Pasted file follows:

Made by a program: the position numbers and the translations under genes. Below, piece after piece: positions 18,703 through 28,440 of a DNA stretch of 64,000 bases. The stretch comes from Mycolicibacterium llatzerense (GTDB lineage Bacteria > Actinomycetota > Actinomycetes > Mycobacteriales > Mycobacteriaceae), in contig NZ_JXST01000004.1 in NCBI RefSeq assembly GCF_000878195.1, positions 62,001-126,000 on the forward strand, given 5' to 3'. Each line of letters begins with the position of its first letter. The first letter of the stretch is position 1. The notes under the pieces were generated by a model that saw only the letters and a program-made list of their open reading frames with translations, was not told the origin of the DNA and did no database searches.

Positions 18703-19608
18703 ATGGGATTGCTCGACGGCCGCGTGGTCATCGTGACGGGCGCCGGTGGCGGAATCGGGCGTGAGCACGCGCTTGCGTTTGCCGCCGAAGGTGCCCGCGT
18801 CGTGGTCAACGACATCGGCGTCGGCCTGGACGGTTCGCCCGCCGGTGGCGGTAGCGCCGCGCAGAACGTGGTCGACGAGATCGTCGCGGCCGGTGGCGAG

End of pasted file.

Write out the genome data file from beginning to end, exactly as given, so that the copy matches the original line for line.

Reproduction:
Made by a program: the position numbers and the translations under genes. Below, piece after piece: positions 18,703 through 28,440 of a DNA stretch of 64,000 bases. The stretch comes from Mycolicibacterium llatzerense (GTDB lineage Bacteria > Actinomycetota > Actinomycetes > Mycobacteriales > Mycobacteriaceae), in contig NZ_JXST01000004.1 in NCBI RefSeq assembly GCF_000878195.1, positions 62,001-126,000 on the forward strand, given 5' to 3'. Each line of letters begins with the position of its first letter. The first letter of the stretch is position 1. The notes under the pieces were generated by a model that saw only the letters and a program-made list of their open reading frames with translations, was not told the origin of the DNA and did no database searches.

Positions 18703-19608
18703 ATGGGATTGCTCGACGGCCGCGTGGTCATCGTGACGGGCGCCGGTGGCGGAATCGGGCGTGAGCACGCGCTTGCGTTTGCCGCCGAAGGTGCCCGCGT
18801 CGTGGTCAACGACATCGGCGTCGGCCTGGACGGTTCGCCCGCCGGTGGCGGTAGCGCCGCGCAGAACGTGGTCGACGAGATCGTCGCGGCCGGTGGCGAG